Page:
CES 2014: ARM and Huawei Show First True 8-Core Smartphone

Subject: Mobile, Shows and Expos | January 9, 2014 - 10:54 AM |
Tagged: CES, CES 2014, arm, Huawei, mediatek, 8 core

While clearly the need for an 8-core smartphone is still a debate, the enablement of hardware partners like Huawei, Mediatek and ARM are creating an ecosystem that enables the software developer to stretch their legs and innovate.  While wandering around CES we ran into the Huawei G750 smartphone, the first to be powered by a true 8-core (octa-core) processor.

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This phone likely isn't going to find its way to the US market but the design was solid and the user interface, as you would expect, was snappy and smooth.  This processor from Mediatek, the MT6592, has the ability to run all 8 Cortex-A7 cores at the same time when the needs arise.  Rather than go with the big.LITTLE design route Mediatek instead include 8 of the "little" cores in this design.

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Each core is capable of clocking in at 2.0 GHz (though this Huawei model seems to cap at 1.7 GHz) and MediaTek claims that this allows support for 4K high bit-rate H.264 video playback as well as H.265 and VP9 playback.  

The concern of a "core race" in the mobile market is definitely real though you have to be impressed by the drive for hardware vendors to improve capabilities.  Now we just need to be sure that the software ecosystem and the power management designs are keeping up.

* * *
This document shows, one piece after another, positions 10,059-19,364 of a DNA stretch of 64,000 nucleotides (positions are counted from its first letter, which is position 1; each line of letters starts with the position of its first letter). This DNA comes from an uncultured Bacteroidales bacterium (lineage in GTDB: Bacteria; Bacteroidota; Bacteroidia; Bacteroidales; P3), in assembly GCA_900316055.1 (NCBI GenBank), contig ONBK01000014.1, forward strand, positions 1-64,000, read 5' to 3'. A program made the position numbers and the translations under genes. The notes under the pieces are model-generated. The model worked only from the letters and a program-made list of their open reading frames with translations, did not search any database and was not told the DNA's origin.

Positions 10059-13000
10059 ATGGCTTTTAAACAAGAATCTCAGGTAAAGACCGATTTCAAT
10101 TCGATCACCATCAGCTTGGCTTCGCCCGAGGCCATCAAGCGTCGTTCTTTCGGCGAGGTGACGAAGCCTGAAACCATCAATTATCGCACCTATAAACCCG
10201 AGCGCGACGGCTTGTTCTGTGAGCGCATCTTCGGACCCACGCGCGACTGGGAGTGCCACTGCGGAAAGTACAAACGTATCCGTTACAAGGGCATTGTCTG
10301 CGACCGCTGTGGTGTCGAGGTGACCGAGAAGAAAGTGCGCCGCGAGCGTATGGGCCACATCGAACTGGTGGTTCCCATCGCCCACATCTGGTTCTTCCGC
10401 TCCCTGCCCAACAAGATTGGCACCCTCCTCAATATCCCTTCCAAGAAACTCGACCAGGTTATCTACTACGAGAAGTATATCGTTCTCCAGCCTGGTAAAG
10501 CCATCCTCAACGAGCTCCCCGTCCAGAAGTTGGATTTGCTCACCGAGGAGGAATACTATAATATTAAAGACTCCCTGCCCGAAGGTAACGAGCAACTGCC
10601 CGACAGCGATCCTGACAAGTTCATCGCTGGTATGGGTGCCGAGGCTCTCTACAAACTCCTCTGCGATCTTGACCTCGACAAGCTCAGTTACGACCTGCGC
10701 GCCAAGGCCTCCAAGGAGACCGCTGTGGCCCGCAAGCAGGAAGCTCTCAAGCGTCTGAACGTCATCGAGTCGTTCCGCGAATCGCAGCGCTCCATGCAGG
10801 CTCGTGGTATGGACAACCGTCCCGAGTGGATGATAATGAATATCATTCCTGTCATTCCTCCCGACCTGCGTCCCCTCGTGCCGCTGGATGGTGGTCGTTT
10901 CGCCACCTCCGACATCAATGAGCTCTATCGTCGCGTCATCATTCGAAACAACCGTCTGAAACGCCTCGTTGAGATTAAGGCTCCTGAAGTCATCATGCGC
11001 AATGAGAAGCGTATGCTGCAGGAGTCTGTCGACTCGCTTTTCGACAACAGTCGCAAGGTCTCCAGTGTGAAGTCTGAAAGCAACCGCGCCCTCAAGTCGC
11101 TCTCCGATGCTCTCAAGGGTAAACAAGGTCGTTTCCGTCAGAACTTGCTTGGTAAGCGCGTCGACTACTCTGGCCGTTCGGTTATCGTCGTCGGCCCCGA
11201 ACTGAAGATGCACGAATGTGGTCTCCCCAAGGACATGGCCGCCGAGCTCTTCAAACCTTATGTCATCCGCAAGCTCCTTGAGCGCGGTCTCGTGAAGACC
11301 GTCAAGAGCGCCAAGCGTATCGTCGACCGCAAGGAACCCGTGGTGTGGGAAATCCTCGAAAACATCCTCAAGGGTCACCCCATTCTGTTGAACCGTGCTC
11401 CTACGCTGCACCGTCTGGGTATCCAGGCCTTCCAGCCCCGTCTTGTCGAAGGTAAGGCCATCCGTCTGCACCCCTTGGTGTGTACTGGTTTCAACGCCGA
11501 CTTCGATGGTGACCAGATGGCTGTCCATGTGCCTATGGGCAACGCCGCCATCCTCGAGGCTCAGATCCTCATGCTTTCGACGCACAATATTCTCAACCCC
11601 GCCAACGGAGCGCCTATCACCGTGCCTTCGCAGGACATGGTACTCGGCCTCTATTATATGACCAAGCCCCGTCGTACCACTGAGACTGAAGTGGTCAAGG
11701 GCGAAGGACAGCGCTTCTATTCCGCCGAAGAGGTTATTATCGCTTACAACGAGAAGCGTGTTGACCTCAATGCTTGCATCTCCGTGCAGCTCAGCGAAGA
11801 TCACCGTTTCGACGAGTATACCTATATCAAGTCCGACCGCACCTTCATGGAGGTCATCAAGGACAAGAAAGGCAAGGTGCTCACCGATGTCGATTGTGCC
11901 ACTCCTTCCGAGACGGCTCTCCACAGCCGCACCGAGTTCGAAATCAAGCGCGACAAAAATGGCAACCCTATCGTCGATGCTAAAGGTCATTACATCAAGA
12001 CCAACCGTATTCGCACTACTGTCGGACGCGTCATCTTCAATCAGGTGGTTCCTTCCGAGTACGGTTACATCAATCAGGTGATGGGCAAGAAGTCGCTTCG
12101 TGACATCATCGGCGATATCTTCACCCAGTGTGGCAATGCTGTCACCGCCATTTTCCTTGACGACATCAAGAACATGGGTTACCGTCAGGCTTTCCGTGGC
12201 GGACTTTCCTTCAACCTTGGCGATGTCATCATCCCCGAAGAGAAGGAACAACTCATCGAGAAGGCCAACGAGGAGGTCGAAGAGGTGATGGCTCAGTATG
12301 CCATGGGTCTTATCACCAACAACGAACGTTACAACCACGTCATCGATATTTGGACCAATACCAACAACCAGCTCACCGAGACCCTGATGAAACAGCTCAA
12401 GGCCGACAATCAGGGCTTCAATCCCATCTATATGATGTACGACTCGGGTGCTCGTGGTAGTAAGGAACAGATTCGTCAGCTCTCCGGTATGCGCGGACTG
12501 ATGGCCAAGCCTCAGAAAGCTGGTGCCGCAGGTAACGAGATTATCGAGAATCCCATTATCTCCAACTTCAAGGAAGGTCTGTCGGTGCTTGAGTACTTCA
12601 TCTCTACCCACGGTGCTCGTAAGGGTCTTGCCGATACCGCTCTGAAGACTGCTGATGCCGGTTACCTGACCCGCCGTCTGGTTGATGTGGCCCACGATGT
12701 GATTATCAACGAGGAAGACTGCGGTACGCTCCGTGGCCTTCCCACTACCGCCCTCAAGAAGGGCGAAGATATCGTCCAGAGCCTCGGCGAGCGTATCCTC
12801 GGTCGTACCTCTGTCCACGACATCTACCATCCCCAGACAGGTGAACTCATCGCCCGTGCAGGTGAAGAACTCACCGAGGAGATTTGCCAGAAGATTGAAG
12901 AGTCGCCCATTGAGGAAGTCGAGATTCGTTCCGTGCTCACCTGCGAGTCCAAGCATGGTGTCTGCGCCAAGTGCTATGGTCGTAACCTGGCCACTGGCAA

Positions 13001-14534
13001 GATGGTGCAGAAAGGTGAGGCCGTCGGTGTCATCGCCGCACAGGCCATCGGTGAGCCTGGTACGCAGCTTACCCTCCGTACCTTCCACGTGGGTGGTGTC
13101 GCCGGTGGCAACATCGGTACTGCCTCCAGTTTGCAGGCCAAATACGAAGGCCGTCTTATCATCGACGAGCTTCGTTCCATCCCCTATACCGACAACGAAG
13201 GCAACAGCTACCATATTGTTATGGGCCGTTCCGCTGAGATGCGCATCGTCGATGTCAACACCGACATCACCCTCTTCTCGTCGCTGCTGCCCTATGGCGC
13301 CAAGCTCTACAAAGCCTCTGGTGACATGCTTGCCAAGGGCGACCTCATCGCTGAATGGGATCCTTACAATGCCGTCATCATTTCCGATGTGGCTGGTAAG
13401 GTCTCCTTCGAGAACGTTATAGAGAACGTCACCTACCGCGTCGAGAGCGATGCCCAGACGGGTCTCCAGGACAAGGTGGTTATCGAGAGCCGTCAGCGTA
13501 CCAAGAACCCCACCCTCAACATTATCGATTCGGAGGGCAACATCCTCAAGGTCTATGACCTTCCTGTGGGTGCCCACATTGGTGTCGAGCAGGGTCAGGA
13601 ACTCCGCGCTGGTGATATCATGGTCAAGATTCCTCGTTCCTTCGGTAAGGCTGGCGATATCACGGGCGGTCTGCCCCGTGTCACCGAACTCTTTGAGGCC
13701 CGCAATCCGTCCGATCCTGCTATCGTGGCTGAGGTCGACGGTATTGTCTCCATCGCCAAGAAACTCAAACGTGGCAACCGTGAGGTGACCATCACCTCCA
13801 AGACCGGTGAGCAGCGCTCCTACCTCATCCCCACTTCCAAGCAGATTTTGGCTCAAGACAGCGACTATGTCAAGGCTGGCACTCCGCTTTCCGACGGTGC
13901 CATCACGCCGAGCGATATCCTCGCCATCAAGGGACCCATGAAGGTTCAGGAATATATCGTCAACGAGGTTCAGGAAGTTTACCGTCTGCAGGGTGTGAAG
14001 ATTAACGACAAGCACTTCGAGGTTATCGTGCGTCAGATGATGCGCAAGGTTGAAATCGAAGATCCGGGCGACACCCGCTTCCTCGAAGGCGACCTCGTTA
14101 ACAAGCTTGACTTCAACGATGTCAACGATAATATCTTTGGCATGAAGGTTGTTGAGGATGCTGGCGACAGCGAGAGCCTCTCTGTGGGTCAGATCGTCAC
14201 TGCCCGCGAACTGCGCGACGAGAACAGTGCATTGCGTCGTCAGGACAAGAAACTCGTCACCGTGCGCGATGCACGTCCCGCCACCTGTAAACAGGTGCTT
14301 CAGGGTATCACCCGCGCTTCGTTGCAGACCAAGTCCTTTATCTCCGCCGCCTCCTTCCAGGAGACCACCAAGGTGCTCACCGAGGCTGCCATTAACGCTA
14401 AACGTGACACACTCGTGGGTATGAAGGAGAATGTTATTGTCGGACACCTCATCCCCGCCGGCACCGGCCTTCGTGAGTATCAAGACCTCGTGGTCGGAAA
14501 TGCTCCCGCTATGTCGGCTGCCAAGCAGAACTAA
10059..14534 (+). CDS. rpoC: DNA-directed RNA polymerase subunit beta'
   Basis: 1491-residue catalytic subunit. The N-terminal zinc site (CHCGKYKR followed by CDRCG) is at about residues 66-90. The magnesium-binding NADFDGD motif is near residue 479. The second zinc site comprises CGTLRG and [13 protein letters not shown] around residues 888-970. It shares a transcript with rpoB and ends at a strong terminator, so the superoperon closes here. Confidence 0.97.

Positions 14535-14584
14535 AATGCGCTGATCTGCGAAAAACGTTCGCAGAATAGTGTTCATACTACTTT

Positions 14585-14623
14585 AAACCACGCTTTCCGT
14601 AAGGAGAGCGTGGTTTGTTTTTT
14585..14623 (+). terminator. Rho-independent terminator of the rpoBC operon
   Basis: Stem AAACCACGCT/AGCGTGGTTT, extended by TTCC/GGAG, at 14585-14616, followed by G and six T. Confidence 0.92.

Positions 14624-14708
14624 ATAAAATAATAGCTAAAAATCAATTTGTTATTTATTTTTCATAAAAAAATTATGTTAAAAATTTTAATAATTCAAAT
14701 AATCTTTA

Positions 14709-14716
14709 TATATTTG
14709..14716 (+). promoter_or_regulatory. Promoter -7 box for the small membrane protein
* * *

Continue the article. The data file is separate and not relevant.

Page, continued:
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PC Perspective's CES 2014 coverage is sponsored by AMD.

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CES 2014: MSI Previews the Radeon R9 290X Lightning

Subject: Graphics Cards, Shows and Expos | January 9, 2014 - 10:40 AM |
Tagged: CES, CES 2014, msi, 290x, radeon, amd, Lightning, R9 290X

The MSI Lightning series of graphics cards continues to be one of the best high end enthusiast lines available as we have seen with our reviews of the MSI GeForce GTX 780 Lightning and the R7970 Lightning.  At CES this week in Las Vegas the company was showcasing the upcoming card in the series based on the latest AMD Hawaii GPU.